Degradation of single- and multiple-stranded polysaccharides by acid
hydrolysis or free radical depolymerisation with H2O2/Fe2+ was monitored
by viscosity measurements. Single-stranded polysaccharides (alginate,
hydroxyethyl cellulose, carboxymethyl cellulose and kappa-carrageenan
in its disordered conformation) gave the expected linear relationship
between 1/eta(sp)((1/a)) and the degradation time, where a is the
Mark-Houwink-Sakurada exponent. Double-stranded xanthan and triple-stranded
scleroglucan showed a different pattern. Following an initial period
with apparently slow degradation, a second regime was entered where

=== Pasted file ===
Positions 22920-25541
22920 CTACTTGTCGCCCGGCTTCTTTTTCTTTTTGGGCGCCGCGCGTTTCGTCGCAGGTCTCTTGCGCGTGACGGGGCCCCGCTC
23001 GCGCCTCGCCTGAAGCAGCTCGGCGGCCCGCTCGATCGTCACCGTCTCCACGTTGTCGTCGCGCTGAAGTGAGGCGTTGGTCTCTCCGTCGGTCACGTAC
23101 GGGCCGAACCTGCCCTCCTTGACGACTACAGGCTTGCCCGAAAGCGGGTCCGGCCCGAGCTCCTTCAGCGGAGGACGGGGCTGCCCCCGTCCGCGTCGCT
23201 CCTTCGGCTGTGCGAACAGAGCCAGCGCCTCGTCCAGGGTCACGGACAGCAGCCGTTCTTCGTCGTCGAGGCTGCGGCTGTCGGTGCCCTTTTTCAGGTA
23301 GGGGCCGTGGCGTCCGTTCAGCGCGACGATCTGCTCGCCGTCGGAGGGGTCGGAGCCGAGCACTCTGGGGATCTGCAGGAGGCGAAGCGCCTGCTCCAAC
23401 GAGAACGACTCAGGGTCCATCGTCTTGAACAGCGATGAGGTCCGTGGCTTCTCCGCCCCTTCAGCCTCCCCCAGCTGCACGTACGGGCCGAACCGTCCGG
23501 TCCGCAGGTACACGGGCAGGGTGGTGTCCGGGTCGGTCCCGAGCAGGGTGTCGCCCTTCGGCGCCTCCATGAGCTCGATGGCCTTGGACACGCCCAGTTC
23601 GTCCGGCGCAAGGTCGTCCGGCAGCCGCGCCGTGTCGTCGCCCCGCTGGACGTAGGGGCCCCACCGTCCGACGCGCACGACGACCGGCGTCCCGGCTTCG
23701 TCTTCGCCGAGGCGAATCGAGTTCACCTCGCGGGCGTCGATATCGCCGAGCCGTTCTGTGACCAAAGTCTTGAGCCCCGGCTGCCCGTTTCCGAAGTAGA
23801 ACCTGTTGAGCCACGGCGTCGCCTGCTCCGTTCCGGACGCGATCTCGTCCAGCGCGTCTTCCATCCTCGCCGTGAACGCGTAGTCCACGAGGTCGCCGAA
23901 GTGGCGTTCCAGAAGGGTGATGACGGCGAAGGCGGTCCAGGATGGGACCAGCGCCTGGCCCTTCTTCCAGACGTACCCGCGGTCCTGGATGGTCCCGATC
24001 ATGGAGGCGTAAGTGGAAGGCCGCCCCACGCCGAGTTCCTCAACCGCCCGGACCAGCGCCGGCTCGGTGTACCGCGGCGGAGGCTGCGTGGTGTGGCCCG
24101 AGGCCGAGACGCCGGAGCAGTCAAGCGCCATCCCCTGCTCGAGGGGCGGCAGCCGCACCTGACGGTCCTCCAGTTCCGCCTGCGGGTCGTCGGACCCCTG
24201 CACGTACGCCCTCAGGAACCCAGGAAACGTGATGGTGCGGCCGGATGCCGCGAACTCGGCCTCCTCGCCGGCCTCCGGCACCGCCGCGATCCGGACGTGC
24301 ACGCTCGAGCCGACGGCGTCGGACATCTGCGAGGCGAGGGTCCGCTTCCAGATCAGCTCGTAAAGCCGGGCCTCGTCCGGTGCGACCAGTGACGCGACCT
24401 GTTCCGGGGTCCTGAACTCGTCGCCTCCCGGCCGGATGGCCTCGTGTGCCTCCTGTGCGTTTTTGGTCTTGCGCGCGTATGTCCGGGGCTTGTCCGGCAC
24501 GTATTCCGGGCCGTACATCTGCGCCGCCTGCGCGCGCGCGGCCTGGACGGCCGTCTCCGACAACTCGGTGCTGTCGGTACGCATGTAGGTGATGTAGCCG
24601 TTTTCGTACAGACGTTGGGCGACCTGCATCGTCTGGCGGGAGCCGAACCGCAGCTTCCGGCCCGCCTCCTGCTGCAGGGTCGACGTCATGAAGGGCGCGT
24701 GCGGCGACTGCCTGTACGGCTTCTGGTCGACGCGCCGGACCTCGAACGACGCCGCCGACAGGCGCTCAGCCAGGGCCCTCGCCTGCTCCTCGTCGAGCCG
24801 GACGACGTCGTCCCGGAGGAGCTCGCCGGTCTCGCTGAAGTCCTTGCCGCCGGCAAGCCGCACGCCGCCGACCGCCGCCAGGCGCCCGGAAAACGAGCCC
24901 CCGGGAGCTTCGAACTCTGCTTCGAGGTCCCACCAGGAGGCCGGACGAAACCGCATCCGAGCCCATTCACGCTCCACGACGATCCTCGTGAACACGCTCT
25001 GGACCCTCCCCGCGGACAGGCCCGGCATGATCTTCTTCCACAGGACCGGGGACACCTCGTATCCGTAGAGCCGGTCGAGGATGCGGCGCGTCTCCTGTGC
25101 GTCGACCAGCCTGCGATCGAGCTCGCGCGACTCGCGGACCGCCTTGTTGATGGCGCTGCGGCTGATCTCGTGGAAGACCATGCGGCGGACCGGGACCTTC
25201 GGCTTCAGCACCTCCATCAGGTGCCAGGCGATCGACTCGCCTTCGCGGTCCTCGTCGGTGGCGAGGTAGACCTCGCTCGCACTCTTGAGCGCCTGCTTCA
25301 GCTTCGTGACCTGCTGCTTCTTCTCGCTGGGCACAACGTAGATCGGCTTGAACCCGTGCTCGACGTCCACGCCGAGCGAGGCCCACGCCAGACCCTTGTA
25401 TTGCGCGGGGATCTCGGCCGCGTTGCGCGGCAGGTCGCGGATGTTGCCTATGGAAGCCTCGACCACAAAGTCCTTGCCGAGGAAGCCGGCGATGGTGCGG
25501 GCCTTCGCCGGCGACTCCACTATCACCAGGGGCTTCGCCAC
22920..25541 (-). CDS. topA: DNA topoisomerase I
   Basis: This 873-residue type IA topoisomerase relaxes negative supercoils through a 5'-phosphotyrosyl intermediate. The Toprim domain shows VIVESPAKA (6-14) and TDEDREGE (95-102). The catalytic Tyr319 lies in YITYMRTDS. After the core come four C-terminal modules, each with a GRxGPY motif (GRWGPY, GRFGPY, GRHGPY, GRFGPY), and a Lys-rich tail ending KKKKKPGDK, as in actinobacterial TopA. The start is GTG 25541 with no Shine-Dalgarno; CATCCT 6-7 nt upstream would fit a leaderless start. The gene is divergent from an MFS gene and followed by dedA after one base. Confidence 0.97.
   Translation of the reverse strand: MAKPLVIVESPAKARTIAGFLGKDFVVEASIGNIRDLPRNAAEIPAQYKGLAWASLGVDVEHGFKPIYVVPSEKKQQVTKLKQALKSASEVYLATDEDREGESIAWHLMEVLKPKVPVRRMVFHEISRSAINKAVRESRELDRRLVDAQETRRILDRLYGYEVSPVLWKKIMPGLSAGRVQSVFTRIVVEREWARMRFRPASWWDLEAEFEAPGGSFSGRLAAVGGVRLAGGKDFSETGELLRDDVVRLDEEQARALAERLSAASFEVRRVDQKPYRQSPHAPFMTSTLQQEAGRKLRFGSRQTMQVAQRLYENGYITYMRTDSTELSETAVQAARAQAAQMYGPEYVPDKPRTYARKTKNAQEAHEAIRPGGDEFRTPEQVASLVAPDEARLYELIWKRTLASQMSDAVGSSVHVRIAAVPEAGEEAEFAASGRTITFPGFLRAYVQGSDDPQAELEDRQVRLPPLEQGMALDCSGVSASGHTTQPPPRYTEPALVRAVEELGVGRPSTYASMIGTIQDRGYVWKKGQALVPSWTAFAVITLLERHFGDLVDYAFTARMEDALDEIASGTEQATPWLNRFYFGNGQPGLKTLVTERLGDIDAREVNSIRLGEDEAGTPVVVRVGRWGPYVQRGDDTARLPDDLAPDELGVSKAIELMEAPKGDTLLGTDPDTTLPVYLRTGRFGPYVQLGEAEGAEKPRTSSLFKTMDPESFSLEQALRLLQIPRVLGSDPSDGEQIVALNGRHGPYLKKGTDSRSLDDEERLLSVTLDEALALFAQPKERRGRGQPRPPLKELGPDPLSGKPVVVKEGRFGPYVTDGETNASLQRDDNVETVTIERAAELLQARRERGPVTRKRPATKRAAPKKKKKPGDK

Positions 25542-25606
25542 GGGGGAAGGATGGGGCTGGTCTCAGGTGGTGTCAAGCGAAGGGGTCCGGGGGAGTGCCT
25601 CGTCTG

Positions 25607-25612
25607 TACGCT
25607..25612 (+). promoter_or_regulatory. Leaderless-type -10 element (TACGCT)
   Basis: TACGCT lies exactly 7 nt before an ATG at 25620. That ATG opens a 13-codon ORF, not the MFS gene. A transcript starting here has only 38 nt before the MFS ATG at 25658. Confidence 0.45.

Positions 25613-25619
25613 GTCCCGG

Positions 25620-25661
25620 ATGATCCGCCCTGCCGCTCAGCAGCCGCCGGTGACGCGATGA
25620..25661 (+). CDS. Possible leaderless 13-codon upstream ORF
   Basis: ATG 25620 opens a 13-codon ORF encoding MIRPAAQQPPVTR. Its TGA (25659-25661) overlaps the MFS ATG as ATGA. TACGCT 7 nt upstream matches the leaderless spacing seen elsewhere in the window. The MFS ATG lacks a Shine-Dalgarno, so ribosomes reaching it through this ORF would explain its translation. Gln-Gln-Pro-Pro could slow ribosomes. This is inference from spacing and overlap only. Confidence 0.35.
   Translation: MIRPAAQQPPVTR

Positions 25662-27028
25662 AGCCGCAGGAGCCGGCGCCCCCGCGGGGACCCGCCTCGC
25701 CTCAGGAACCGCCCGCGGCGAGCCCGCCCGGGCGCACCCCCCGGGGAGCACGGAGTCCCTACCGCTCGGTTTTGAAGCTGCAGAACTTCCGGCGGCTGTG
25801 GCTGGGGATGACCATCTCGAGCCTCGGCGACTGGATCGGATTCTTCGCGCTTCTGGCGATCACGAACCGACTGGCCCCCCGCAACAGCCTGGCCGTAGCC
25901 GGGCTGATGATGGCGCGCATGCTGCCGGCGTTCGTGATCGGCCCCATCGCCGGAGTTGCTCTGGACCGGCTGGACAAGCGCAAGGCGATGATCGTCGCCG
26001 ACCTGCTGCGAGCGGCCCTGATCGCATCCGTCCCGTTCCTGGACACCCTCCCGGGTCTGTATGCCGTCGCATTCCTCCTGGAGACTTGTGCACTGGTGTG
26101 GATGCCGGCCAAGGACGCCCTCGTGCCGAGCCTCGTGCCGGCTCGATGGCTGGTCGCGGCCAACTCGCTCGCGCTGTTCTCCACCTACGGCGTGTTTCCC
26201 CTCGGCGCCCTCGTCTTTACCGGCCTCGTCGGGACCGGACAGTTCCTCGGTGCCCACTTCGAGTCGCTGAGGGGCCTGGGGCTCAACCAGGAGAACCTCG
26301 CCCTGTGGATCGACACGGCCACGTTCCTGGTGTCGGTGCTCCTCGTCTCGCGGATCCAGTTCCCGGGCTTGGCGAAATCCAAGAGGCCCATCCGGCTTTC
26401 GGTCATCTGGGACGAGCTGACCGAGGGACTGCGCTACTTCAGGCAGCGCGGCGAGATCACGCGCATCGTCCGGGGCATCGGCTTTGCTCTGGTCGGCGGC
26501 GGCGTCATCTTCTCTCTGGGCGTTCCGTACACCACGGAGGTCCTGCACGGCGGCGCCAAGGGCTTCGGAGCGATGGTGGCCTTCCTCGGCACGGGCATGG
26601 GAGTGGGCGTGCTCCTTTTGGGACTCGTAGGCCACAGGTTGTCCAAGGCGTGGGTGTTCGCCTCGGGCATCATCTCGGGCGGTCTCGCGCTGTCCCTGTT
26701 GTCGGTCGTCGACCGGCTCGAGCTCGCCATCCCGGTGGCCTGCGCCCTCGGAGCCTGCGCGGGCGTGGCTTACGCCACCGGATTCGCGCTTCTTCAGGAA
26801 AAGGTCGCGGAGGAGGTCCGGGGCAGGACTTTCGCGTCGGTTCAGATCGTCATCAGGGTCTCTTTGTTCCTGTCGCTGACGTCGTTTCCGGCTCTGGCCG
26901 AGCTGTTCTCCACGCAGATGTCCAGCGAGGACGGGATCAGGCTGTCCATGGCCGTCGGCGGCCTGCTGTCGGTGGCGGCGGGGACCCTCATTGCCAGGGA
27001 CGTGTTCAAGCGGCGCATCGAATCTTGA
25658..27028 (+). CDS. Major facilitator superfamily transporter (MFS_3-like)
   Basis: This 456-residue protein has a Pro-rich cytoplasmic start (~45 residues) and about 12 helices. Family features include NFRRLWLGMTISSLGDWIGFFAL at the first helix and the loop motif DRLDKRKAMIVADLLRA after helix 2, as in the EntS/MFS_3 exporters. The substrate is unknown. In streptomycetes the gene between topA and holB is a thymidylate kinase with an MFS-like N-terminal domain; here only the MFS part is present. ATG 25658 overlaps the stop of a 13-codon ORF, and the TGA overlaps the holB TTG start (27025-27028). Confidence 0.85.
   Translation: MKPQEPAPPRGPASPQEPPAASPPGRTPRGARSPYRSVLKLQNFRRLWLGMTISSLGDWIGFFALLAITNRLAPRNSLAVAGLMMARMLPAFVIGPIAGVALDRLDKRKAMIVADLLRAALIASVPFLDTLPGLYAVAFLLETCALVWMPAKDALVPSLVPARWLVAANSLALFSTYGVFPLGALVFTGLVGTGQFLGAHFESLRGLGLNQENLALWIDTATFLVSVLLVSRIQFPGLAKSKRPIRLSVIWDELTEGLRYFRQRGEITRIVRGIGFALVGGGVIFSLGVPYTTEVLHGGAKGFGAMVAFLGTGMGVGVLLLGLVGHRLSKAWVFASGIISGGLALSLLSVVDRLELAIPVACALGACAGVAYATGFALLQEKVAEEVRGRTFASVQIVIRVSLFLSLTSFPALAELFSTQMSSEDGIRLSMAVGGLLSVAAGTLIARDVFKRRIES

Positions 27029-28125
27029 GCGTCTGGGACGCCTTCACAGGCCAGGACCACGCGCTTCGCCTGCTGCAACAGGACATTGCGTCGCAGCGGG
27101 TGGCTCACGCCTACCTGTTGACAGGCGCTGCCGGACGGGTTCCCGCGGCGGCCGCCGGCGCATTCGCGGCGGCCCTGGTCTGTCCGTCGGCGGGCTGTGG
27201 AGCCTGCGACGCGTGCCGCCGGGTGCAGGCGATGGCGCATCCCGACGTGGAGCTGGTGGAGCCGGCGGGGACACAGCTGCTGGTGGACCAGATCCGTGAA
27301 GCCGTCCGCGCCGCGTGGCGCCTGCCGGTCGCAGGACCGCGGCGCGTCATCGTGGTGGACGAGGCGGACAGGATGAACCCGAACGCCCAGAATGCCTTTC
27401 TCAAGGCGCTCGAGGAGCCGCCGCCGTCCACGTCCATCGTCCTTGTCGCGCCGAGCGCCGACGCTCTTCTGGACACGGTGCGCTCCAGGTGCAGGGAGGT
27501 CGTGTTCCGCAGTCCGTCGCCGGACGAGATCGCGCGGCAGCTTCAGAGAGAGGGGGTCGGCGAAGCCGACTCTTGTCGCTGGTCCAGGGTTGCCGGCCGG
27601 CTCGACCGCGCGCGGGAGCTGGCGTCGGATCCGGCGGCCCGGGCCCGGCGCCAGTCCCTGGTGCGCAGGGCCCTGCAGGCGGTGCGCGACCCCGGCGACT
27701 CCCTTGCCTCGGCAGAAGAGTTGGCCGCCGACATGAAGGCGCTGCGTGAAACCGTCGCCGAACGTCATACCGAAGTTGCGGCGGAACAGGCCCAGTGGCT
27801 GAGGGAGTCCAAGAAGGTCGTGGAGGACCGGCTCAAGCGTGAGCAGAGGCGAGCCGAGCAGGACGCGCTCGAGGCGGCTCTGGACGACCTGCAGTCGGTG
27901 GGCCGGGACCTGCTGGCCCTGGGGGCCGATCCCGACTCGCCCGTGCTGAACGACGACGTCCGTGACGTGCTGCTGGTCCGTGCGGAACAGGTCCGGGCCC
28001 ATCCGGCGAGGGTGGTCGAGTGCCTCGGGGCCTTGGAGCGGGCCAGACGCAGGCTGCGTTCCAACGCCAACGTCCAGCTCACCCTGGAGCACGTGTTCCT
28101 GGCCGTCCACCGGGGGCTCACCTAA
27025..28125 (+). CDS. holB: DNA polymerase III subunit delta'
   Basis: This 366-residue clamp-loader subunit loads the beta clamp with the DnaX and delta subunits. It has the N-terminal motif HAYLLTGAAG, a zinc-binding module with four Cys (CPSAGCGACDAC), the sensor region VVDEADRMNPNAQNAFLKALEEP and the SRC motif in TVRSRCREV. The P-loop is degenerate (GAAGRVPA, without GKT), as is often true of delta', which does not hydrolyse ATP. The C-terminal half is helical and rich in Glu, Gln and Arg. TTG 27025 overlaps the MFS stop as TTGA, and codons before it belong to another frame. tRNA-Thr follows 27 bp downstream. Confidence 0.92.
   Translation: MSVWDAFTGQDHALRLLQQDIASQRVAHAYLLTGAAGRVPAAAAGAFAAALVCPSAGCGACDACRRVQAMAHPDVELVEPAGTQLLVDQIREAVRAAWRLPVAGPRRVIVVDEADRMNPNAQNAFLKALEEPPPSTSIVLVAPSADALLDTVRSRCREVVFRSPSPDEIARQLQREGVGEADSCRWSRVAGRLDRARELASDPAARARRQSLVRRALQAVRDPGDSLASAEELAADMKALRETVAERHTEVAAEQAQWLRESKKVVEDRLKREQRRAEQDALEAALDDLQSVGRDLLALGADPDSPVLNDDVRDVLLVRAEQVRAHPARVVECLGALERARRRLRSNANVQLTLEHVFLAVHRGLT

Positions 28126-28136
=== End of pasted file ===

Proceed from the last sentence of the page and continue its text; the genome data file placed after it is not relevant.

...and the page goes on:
the apparent degradation rate was much higher, and where eta(sp)
followed the power law, eta(sp) similar to t(-vu). However, the estimated
values of the parameter nu differed from those calculated by a Monte
Carte method for double- (xanthan) and triple- (scleroglucan) stranded
polymers. kappa-Carrageenan in its iodide-induced ordered conformation
was very stable in acid as compared to the disordered conformation.
In the ordered state the apparent degradation rate was initially
constant, but increased in later stages. However, the double-logarithmic
plot of eta(sp), versus time showed that there was neither a pronounced
stable regime nor a regime following the power law. The degradation
of gellan resulted in a rapid and linear increase in 1/eta(sp), With
degradation time, both in the ordered and disordered conformation.
The same type of degradation kinetics was obtained for welan.